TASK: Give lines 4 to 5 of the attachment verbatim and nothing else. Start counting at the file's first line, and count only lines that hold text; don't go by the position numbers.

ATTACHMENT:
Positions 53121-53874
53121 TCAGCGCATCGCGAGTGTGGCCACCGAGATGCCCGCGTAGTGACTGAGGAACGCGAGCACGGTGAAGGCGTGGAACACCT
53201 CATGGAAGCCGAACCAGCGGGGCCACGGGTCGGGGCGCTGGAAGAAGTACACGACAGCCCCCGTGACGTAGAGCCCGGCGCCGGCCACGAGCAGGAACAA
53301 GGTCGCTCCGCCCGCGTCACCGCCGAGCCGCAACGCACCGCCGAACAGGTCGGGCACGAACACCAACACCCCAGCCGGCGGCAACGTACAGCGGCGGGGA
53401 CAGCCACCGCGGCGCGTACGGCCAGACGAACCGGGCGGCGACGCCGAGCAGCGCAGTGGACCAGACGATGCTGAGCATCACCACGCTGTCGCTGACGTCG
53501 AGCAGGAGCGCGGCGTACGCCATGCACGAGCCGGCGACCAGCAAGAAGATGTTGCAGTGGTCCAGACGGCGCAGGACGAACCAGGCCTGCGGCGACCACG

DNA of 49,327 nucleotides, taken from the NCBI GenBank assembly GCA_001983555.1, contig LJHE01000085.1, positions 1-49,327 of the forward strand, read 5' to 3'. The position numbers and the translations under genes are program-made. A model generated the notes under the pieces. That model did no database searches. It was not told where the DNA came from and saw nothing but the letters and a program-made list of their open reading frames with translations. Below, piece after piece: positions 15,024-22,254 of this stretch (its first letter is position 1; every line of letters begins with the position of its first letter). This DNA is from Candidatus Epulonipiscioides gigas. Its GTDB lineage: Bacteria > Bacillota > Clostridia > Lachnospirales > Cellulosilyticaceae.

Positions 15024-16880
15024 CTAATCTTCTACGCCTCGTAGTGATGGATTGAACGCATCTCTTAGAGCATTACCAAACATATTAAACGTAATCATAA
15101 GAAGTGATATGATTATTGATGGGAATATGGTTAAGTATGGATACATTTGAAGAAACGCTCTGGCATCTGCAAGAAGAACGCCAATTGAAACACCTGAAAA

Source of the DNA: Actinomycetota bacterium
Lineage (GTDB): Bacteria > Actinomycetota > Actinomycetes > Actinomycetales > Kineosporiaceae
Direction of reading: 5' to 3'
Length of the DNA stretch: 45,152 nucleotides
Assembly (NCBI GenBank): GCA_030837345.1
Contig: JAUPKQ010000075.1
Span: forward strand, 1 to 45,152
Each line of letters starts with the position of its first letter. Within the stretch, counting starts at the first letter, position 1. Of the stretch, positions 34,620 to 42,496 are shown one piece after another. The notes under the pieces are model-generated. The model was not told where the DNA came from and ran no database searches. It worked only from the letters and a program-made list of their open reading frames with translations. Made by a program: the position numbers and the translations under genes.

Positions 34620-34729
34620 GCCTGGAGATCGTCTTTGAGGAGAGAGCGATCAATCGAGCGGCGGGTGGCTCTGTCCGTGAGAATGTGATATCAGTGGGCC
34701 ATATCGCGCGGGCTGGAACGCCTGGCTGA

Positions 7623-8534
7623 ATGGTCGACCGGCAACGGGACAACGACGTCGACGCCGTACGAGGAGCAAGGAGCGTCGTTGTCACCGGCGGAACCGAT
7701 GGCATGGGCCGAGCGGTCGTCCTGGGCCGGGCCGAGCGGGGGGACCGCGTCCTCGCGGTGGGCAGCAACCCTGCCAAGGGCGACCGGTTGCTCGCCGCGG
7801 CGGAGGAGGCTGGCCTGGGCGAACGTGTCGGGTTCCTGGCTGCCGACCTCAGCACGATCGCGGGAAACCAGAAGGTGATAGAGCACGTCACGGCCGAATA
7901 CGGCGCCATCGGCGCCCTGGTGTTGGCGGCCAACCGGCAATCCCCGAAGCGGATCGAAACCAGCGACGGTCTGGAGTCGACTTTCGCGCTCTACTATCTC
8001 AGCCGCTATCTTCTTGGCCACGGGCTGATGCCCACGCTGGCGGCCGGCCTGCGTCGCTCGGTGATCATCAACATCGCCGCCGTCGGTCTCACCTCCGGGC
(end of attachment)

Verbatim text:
53301 GGTCGCTCCGCCCGCGTCACCGCCGAGCCGCAACGCACCGCCGAACAGGTCGGGCACGAACACCAACACCCCAGCCGGCGGCAACGTACAGCGGCGGGGA
53401 CAGCCACCGCGGCGCGTACGGCCAGACGAACCGGGCGGCGACGCCGAGCAGCGCAGTGGACCAGACGATGCTGAGCATCACCACGCTGTCGCTGACGTCG